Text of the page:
Madam Speaker, we have finally made it. We still had not had the opportunity, four months after the introduction of the bill, to examine this issue in detail, but we will now be able to do so thanks to the Bloc amendments included in the first group of motions. How can the bill before us be entitled an Act respecting employment insurance in Canada, when all it provides for really is a lot of amendments to the Unemployment Insurance Act?
Let me try to explain. During the 1993 fall election, voters told us that they thought employment should be the first priority of the federal government. They wanted seasonal workers to have the opportunity to work during the winter, they wanted workers between 45 and 50 years of age affected by technological change to have access to other jobs thanks to productivity gains, and they wanted female workers to be able to make the most of their potential and skills.
The government took the message the Canadian voters sent it and turned it into what is now improperly called an Act respecting employment insurance in Canada. As we have heard this morning, some members believe that this bill will encourage people to work a bit longer. They started with a bill and said: "We will call it employment insurance". An employment insurance ought to help everyone get some work and help workers who lose their jobs find another one as soon as possible, so that their full potential is used.
Instead, what we have is a bill where workers who lose their jobs get their knuckles rapped, since they are told they will be encouraged to work longer, because if they do not, they will get no unemployment insurance. This is a punitive approach that is out of step with the current employment situation in Canada.
This title was given to the bill in answer to the public's expressed wish to make full use of human potential, but the bill is just a smoke screen, since its content has nothing to do with reality. The reality is that this reform bill offers no guarantees in terms of jobs. It also denies the workers the benefit of an income between jobs.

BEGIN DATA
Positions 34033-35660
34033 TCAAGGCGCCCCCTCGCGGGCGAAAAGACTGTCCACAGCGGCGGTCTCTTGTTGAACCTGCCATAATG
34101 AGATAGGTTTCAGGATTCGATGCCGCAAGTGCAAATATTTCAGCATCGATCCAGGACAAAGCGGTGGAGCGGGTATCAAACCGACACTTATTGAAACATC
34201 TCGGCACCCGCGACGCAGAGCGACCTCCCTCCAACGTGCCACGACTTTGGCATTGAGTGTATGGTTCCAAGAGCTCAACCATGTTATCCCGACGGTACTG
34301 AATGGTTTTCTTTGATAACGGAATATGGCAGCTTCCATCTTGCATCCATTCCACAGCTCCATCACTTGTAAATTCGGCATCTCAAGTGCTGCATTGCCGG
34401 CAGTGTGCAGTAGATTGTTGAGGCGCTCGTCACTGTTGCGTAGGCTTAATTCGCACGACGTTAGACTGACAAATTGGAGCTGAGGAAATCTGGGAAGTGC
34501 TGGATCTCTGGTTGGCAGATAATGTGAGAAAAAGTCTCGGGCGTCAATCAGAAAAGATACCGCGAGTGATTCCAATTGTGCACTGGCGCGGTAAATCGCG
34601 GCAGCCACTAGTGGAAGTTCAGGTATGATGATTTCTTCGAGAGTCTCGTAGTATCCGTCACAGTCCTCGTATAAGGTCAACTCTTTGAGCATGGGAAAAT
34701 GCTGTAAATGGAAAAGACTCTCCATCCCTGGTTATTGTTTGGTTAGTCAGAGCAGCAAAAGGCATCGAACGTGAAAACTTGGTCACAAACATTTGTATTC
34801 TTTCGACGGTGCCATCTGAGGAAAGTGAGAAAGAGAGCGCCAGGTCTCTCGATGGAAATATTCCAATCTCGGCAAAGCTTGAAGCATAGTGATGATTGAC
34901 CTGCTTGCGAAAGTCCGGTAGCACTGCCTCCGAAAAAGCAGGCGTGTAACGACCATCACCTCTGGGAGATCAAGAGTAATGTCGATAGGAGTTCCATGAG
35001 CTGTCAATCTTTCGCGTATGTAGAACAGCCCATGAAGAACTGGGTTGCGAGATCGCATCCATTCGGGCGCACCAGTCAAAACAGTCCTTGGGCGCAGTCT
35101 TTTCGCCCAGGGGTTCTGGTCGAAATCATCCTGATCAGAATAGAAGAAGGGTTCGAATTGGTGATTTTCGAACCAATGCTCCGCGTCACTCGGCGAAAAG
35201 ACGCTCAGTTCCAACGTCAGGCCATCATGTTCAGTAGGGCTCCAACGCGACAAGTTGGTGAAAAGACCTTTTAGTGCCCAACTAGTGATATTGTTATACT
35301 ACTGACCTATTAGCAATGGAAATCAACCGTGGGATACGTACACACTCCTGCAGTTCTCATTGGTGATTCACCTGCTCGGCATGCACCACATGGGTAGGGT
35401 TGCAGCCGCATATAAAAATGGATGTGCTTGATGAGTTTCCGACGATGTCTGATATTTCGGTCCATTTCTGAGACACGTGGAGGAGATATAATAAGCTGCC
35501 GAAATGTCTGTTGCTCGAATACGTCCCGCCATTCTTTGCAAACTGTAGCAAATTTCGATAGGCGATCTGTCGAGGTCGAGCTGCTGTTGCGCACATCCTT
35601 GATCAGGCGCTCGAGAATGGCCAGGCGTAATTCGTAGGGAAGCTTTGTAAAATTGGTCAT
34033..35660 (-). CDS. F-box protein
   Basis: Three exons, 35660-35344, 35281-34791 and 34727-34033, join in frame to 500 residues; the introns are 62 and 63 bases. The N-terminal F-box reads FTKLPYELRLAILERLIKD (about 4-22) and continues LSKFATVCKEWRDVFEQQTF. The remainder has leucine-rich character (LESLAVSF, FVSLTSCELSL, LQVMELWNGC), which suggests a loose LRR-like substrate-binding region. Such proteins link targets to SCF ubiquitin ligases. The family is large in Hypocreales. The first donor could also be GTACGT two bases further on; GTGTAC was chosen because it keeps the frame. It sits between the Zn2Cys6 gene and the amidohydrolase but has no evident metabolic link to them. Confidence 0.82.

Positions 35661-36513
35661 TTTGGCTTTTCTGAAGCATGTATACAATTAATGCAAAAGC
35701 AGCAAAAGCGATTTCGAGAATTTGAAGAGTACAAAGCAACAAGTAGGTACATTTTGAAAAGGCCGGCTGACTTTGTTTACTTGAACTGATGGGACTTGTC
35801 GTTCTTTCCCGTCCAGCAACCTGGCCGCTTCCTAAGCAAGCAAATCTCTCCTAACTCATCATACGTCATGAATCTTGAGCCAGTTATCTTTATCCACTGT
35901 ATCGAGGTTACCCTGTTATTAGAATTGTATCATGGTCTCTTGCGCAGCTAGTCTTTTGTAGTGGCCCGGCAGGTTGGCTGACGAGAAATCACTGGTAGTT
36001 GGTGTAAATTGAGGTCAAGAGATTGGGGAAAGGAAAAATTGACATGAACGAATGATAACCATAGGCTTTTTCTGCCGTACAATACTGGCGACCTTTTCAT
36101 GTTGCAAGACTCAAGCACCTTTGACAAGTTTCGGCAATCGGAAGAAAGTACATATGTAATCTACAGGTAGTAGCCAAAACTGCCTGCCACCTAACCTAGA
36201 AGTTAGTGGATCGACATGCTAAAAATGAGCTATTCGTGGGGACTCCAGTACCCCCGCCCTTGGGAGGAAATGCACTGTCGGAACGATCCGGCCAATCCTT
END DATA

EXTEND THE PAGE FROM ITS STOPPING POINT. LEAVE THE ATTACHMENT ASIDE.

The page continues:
Unemployment insurance was established in 1935. I would like to quote what Prime Minister Bennett said about it in a speech: "A series of measures that are part of a comprehensive plan aimed at reducing the present social and economic inequities and at distributing more equitably the benefits of capitalism between the different groups in our society and the various regions will be submitted to you". This is the basis of the UI program as we know it today.
Now, let us look at the content of the employment insurance bill, to see if it still meets that goal. Canadians and Quebecers can be proud of that goal. Experts who appeared before the committee told
us that the UI program is the best program to stabilize the economy during a recession.
The amendments to the UI program being brought in by the government will do exactly the opposite: they will reduce this stabilizing effect and it will be a step backward that will eventually lead us to a situation similar to that of the Depression of the 1930s. The UI program was established at that time to help us overcome the crisis and to soften the effects of recessions. I will give some examples of the adverse effects of this bill.